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Harry Cassin
Publisher and Editor

Andy Spalding
Senior Editor

Jessica Tillipman
Senior Editor

Bill Steinman
Senior Editor

Richard L. Cassin
Editor at Large

Elizabeth K. Spahn
Editor Emeritus

Cody Worthington
Contributing Editor

Julie DiMauro
Contributing Editor

Thomas Fox
Contributing Editor

Marc Alain Bohn
Contributing Editor

Bill Waite
Contributing Editor

Russell A. Stamets
Contributing Editor

Richard Bistrong
Contributing Editor

Eric Carlson
Contributing Editor

The Victims Of Corruption

Today’s Observer (the Sunday edition of the U.K.’s Guardian) carries an excellent commentary by Will Hutton here. It’s about China’s heartbreaking May 12, 2008 earthquake. The first paragraph says,

Earthquake’s don’t destroy strong, well-built buildings, they destroy weak ones. As China reels from its biggest earthquake in 30 years, public anger is mounting. A third of the 20,069 confirmed dead (the number is expected to rise to 50,000) were children trapped in the 6,900 classrooms that the government says were destroyed – weaker than other buildings in withstanding the shock. It has also said that as many as 390 dams could be at risk.

When reports first came from Szechuan about collapsed school buildings, our thoughts turned to a similar event in a different place many years ago. On October 12, 1992, an earthquake hit the city of Cairo, Egypt. We were in the Nile Hilton that day, resting before dinner. Our eighth-floor room vibrated at first, then began lurching up and down. We headed for an exit. The hallway was twisting and bending and terrified guests were crawling on their hands and knees, screaming for help. When we looked out from the hotel’s back fire-escape, we saw a cloud of dust rising slowly from the ground across the entire city.

The Nile Hilton survived with little damage. Its flexible joints did their job. The hotel bent and twisted but remained structurally sound. But from around town, especially from the denser and less affluent neighborhoods, came stories about lots of collapsed buildings — usually crowded ten- and twelve-floor apartment blocks. The government reported around 2,000 fatalities, but unofficial sources said right away that at least 10,000 were lost. The next day, amid nerve-jangling aftershocks, we saw some of the damage. At what had been apartment buildings there were now piles of debris. Not rubble, as you’d expect, but mounds of what looked like sand and small marbles. The buildings had simply disintegrated.

Before the earthquake, we’d heard how apartment buildings in Cairo sometimes collapsed under their own weight. An Egyptian friend had explained it to us this way: The government issues permits to build only four or six stories high. But developers pay bribes to add more floors using the same plans. Then they pay more bribes to leave the steel reinforcement out of the cement. So the buildings sometimes fall down.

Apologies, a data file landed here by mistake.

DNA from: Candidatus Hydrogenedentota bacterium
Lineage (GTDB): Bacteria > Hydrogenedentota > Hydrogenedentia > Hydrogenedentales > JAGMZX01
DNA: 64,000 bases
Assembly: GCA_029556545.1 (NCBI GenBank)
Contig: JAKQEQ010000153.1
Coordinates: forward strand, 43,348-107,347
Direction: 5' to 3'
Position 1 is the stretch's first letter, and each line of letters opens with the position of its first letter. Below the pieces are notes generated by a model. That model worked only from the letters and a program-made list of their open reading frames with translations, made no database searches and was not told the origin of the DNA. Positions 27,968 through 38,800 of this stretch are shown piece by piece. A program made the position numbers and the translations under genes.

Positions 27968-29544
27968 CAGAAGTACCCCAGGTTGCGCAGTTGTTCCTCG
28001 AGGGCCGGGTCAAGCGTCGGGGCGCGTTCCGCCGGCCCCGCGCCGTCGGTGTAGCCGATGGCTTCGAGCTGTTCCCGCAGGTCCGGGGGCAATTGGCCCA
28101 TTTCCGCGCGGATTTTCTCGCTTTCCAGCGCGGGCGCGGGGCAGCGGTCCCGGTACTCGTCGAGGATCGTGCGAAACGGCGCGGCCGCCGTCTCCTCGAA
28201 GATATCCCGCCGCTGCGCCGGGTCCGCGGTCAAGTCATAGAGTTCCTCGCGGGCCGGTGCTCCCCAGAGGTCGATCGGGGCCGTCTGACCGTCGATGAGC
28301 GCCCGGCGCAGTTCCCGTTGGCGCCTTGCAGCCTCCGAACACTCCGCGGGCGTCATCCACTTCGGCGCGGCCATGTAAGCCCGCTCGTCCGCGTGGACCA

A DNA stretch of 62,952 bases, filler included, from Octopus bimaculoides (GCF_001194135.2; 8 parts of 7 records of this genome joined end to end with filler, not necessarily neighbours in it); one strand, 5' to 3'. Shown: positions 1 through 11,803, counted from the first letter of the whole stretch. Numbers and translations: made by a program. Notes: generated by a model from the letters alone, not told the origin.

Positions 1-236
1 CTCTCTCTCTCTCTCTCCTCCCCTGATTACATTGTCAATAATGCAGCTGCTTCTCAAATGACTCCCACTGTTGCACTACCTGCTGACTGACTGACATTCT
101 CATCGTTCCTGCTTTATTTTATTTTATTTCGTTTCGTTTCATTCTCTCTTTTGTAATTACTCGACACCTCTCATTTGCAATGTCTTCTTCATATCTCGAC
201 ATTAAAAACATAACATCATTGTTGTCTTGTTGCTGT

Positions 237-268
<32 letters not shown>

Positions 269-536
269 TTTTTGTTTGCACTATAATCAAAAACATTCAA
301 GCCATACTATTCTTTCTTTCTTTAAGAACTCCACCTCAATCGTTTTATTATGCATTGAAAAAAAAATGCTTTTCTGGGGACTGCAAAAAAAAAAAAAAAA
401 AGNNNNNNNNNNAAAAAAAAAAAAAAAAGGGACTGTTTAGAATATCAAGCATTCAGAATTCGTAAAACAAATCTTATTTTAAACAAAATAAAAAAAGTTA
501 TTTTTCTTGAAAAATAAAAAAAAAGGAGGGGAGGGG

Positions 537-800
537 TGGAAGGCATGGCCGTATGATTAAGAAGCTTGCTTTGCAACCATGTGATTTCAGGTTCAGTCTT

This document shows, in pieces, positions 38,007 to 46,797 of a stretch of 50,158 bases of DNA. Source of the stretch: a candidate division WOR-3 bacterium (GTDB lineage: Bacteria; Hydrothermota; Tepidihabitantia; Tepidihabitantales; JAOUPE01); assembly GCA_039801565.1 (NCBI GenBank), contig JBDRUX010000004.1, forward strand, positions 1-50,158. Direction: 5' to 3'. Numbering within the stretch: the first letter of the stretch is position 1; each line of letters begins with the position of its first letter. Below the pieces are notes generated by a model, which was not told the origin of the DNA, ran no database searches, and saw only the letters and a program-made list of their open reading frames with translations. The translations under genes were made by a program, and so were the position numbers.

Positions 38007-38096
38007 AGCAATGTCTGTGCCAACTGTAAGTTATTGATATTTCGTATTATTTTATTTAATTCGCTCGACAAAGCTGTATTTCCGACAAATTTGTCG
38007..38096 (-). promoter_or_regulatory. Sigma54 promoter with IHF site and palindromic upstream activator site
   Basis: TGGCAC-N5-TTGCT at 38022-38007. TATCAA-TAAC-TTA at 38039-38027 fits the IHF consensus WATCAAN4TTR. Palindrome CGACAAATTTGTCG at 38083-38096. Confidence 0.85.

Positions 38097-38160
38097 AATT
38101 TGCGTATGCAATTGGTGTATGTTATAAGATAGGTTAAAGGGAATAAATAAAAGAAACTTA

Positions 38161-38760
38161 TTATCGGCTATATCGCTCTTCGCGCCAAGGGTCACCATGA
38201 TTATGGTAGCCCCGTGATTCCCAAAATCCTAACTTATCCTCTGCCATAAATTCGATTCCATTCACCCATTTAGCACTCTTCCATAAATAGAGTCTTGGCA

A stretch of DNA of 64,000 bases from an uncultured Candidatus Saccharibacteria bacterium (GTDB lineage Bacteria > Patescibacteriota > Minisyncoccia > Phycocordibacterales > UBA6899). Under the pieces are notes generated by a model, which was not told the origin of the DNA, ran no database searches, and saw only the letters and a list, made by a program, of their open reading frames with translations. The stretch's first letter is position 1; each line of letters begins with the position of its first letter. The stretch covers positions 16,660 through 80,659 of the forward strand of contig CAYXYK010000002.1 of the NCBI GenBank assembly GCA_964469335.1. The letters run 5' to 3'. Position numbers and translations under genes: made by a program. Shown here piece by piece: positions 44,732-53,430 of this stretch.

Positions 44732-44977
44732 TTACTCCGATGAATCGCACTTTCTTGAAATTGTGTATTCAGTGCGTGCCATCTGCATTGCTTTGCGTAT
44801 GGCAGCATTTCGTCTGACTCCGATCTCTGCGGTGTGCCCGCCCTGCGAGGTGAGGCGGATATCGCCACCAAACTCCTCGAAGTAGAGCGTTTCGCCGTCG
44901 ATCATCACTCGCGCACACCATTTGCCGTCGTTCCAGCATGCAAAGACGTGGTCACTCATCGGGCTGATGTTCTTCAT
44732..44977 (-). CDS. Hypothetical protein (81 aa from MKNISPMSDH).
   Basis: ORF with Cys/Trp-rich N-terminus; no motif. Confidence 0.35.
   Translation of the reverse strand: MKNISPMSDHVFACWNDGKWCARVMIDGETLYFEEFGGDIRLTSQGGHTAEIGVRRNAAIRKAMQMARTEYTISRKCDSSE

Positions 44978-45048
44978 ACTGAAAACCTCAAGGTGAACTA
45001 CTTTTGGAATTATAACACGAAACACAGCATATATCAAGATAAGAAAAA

By 1992, it had become too common for apartment blocks to simply crumble. When the earthquake hit, lots of people mistook the event. They thought it was only their building that was crumbling and didn’t understand the earth was shaking. The most common injuries among quake survivors were broken legs, a result of people leaping from their apartment’s windows and balconies. They’d learned to do that from those who had survived the collapse of other tenements. In the earthquake, not all the apartment buildings collapsed. Not even most. But people jumped from buildings all over the city. The lucky ones only broke a leg or maybe both legs. The unlucky ones broke their backs or necks. It was awful proof of the real-life impact of public corruption.

In China’s case, the Observer’s Will Hutton says,

The government has announced an investigation into why so many classrooms collapsed, but the answer is already known. People want the government to maintain the pace of development but increasingly do not accept that the price has to be corruption. The government agrees and launches unsuccessful anti-corruption drives. The problem is that local officials have unchecked, unaccountable power and have no compunction, given the loss of the belief that they are building a communist utopia, in helping themselves to cash on an ever grander scale. Professor Hu Angang, an economist at Tsinghua university, estimates that one yuan in six is, in effect, corrupt. Even army officers buy their rank.

The events in China this month and in Cairo in 1992 are reminders, if we still need any, that public corruption isn’t a victimless crime. Not nearly. Its victims suffer not only when big events strike but also in their daily lives. It’s wrong to think that crooked officials and those who bribe them are engaged in a quaint or harmless local practice, something the rest of us should get used to. The truth is that public corruption is a destructive force that ruins lives by the millions.

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